Jeanne McElvaney's Blog - Posts Tagged "ptsd"

July 9, 2011
Symptoms of Post-Traumatic Stress Disorder
For more information, go to Facebook/Learn, Live, and Love with Dr. Laura/Discussions

Persistent avoidance of things related to the trauma and numbing of responsiveness ( not present before the traumatic event.
*Avoidance of activities, places, people that remind person of the trauma
*Avoidance of thoughts, feelings, conversations related to traumatic event
*Inability to have fun (Anhedonia) / decreased participation in activities
*Feelings of being detached or estranged from others

From Spirit Unbroken – Abby’s Story
From Chapter 53

Tuesday morning came too quickly and without an excuse to stay home. What had felt acceptable, as plans were made in the school yard the week before spring vacation, was now a tightrope stretched across a chasm of formless fears. Abby didn’t want to go on a hike and didn’t know how to tell Darla and Sissy. She couldn’t tell them about the slithering dangers she sensed. They were lodged in her body, holding her feelings captive, but Abby had no access to words that fit into the world she shared with her friends. Paper, scissors, rock – there was no choice for Abby. She had to go on the hike with her friends.

Neither joy nor curiosity kept her company as she packed her bologna sandwich, carrot sticks, and Oreos in a paper bag. Numb acceptance joined her while Abby put on her old pants, shoes and yellow sweatshirt. Only a thread of hope encouraged her. Like the thin rubber band wrapped around her ponytail, it held her together and whispered that Darla and Sissy might hike around the rocks and paths she knew so well and come home right after eating their lunches.

That hope snapped as her friends finished eating, folded their lunch bags, and stuffed them into their pockets. Darla and Sissy looked up the hillside and decided they could make it to the top and still get home in time. Assuming Abby’s mutual excitement, they began discussing the best route while their friend turned inward seeking the courage it would take to keep going when every feeling begged to go back home.

“I think we’re more than a third of the way already,” Darla enthused. “And it’s only lunch time.”

Sissy was in agreement. “If we head over to that clump of pine trees, we won’t have to climb over those rocks up ahead and we can walk faster.”

“I like climbing the rocks,” Darla said. “It won’t take that much longer.”

“I’d rather walk further and not have to worry about the rattlesnakes sunning on the rocks,” Sissy responded.

“My dad told me to be careful about that.”

Darla shrugged her shoulders. “You can find rattlesnakes anywhere. It’s no big deal if you just pay attention.”

“Which way do you want to go, Abby?” Sissy asked.

And there it was. When sage brush and dirt filled her nostrils or paths and roads stretched toward increasing isolation, Abby’s capacity to determine what she wanted or needed had withered as surely as a young plant trying to grow without water. Her voice and will had been silenced in the hidden corners of her life, and nature’s gifts had been lost. Abby had learned the best she could have was survival. She shrugged the question away as though it didn’t matter and turned to the comfort of gauging how soon she might get back home.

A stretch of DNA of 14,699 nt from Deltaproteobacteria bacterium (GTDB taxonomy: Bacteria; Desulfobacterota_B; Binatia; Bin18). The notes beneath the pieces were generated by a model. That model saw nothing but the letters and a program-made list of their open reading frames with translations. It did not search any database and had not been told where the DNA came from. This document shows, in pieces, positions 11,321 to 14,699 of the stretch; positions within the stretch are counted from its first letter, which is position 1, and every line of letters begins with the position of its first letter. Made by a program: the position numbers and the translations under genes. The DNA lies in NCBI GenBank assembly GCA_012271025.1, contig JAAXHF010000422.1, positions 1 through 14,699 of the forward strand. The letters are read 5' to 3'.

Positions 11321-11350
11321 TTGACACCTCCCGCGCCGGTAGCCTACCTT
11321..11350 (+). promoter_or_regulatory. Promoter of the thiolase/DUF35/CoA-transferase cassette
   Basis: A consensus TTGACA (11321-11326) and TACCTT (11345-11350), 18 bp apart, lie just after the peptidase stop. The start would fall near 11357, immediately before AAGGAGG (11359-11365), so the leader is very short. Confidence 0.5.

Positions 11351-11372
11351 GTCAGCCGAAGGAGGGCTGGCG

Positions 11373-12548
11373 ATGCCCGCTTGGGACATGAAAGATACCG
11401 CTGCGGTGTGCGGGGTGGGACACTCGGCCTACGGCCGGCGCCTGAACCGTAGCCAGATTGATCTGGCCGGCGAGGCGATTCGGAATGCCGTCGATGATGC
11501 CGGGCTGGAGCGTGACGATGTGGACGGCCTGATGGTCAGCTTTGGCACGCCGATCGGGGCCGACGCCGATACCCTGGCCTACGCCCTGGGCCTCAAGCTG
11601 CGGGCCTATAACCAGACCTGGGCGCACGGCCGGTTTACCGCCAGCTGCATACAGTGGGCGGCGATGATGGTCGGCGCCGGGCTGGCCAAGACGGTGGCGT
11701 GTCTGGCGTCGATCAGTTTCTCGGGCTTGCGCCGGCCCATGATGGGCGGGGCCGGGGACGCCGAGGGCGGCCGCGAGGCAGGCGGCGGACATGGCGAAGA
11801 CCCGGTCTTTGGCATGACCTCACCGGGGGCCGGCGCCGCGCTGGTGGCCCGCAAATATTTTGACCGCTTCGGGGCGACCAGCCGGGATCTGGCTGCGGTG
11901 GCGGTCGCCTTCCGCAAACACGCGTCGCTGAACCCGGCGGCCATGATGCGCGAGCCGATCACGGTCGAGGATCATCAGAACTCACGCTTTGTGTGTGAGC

Darla and Sissy negotiated, insisted, and agreed as the three friends set out for the grove of trees and made their way up the hillside. Together, they eagerly determined their journey to the top while Abby watched for rattlesnakes, wasps, and stickers on the plants growing wildly over the land. Sissy started picking the few wildflowers daring to greet a colder than usual spring, and Darla was finding little rocks for her collection. Abby watched her feet to be sure she wouldn’t slip on the new grass or twist her ankle on a half-buried stone.

With muddy shoes, wilted flowers, and ravenous thirst, they got back to Abby’s house late in the afternoon. Sissy and Darla were glad to tell Katie all the details of their grand afternoon while they watched television with her and waited for their moms to pick them up. Abby smiled and listened. The hike was over. She was home.

Notes along the way... Jeanne McElvaney
More notes at Spirit Unbroken Abby's Story by Jeanne McElvaney
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October 23, 2011

An ordinary memory sits like a photograph in a family album. It’s always available to visit by thumbing through the album. A trauma memory is not pasted in the photo album. It’s relegated to the attics of our mind to be stored in the unconscious. Dissociation happens when a trauma memory is ripped into pieces and locked in a vault without our knowing the photo was taken.

My childhood had trauma memories, those events I could remember but didn’t want to think about. They rarely intruded, but sometimes I would go to that attic in my mind to pull out a past memory and stumble across them. Like sorting through a box of photos collecting dust, my memories were jumbled together, a happy moment right next to a distressing event that was associated with it in some way.

It was the dissociated memories that shocked and then challenged me. I hadn’t known they existed. I didn’t know there was a vault that would safely store the kind of trauma memories that were so overwhelming, disempowering, and life-threatening I couldn’t manage them as a child.